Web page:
Friday, January 26, 2018



In the pit, I awaken, much to my horror,
Sameness before me, day after day,
Dark, bleak, cold as midnight,
The light far above me, distant, faint.

In this world where I linger and wait,
In the midst of such pain and such wailing,
Slowly stir, try to move, try to breathe,
But my body betrays me, seeks to fail me.

Crawl to my knees, dazed and in a haze,
Muster up the nerve to face the day ahead,
Cruel and unrelenting pass the hours before me,
I and my cellmates – barely alive, the walking dead.

My gaze once again falls upon them,
The ill, the suffering, the forgotten,
I have lived so long in the thick of this,
No escape, no release, hope wearing thin.

They beseech me to help, but what can I do?
No strength, little courage, few plans,
I stand on my feet and glance upward,
And yet again begin this macabre dance.

I long for the radiance shining downward,
Wonder why I was sentenced to this fate,
What crime or wrongdoing have I committed?
My answer – and my release – I await.

One last look at the masses which surround me,
Piteous souls lost in abandon and torment,
Grab onto the high walls of my prison,
And slowly, methodically, begin my ascent.

I clamber and cling and claw my way upward,
And gradually make a measure of weak progress,
Stumble backward, regain my footing, and continue,
Hoping this time for some minor success.

I remember with fondness my time above ground,
Days filled with love, laughter, and delight,
Nothing but joy and grand achievements,
But wait… something’s off… Is that right?

In my doubt, I look downward, uncertain,
Into the abyss of tattered, sorrowful souls,
Crying out for understanding, for assistance,
But I am one, and I struggle; I am not whole.

There are demons in the chasm, I am aware,
Ego, apathy, bitterness, hatred, and strife,
Cruel, skilled masters of chaos and abuse,
Who add nothing more than anguish to this life.

I am saddened but reminded I am powerless,
Cannot alter the others’ fates or their plights,
Cannot possibly face the monstrous hurdles,
So, once more, resume my climb to the light.

I am close to the summit I have longed for,
Near the top – salvation is in sight,
But it is not quite as I had imagined,
Not as I remembered – no, not quite alight.

At the brim, I peek over, expectant,
But the bright rays I envisioned are not there,
Is my memory mistaken, glossed over?
If not above me, beyond, then from where?

From below me, a low murmur escapes,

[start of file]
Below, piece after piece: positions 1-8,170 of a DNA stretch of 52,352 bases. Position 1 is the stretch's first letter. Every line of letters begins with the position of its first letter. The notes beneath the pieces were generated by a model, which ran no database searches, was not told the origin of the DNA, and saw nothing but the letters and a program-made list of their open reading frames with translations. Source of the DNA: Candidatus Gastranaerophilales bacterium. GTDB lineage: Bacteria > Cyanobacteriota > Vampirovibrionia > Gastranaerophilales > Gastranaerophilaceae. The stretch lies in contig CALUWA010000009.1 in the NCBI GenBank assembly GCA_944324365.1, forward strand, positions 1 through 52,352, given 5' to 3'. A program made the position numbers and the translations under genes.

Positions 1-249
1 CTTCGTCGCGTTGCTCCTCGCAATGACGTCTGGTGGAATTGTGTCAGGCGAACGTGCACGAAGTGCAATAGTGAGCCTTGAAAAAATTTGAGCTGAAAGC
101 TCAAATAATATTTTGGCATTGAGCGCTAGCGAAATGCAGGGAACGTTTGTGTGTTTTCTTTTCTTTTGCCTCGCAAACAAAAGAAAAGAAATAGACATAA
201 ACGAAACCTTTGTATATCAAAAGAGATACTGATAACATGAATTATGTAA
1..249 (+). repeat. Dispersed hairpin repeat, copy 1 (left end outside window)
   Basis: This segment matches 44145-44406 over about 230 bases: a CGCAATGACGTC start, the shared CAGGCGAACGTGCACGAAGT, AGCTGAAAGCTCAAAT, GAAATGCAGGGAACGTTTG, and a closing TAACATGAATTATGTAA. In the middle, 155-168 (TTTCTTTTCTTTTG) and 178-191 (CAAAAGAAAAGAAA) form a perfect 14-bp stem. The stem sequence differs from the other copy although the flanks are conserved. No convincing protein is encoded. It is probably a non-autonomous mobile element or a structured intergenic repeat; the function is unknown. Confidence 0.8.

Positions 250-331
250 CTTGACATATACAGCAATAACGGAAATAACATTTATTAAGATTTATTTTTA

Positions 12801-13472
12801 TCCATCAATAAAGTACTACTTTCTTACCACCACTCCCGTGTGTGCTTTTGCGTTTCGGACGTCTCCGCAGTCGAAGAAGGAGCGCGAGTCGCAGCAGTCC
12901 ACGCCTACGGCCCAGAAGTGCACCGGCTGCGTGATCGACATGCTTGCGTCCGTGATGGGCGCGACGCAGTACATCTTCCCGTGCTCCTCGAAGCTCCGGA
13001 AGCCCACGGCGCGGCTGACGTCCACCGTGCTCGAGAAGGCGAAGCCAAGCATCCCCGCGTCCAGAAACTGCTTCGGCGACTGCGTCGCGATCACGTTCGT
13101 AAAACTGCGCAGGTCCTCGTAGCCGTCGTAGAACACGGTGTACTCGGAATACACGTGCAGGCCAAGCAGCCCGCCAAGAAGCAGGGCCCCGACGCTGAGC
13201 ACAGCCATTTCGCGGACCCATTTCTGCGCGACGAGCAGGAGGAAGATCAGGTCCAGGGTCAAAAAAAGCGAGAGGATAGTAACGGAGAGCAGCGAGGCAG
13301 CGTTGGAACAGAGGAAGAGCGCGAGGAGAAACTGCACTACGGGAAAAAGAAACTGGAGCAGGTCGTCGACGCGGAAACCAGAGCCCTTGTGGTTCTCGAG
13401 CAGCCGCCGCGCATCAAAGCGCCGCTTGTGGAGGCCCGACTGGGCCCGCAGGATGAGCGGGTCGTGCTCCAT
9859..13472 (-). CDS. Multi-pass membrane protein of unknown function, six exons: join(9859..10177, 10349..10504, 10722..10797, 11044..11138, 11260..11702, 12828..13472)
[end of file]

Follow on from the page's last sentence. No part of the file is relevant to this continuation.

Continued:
A soft voice from the depths, not above,
I hear Him quite clearly, no mistaking,
“It is a gift, not a punishment, my love.”

Not the words I anticipated or welcomed,
But true, and I knew it in an instant,
At the brim, closed my eyes and relented,
Released my grip and began my descent.

Falling into emptiness and blackness,
Ever downward till the bottom I reach,
The gravity and finality of my choice,
Weighing heavily upon me, I weep.

But as the tears fall wistfully and freely,
My eyes catch a glimmer, a soft flame,
In this black Hell of eternal damnation,
My heart and soul feel hopeful and ablaze.

For the illumination which grows ever brighter,
Is within me, all around me, it surrounds,
Never far from above as I imagined,
But a product of compassion so profound.

It lives among the lessers, the others,
And it grows ever-brighter in my soul,
When I let go of false remembrances and desires,
Accept the Truth which fulfills me, makes me whole.

Wednesday, January 17, 2018


And yet again, I must write about a patient who has gone through needless agony and expense in an attempt to garner assistance from one of the "top" motility clinics in the country only to be denied the help she so desperately needs. In this particular case, she prepared exactly as instructed for a procedure for which she had waited for years and upon which she placed her final hopes. She researched, obtained the necessary approvals, spent all her savings, and traveled to this clinic multiple times in preparation for the procedure. But an important instruction was omitted from her preparation papers -- overlooked, missed by all involved -- and so she arrived at the clinic only to be told she could not undergo the procedure after all. A mistake -- most likely innocent, as that does happen whenever human beings are involved, but a devastating oversight for the patient.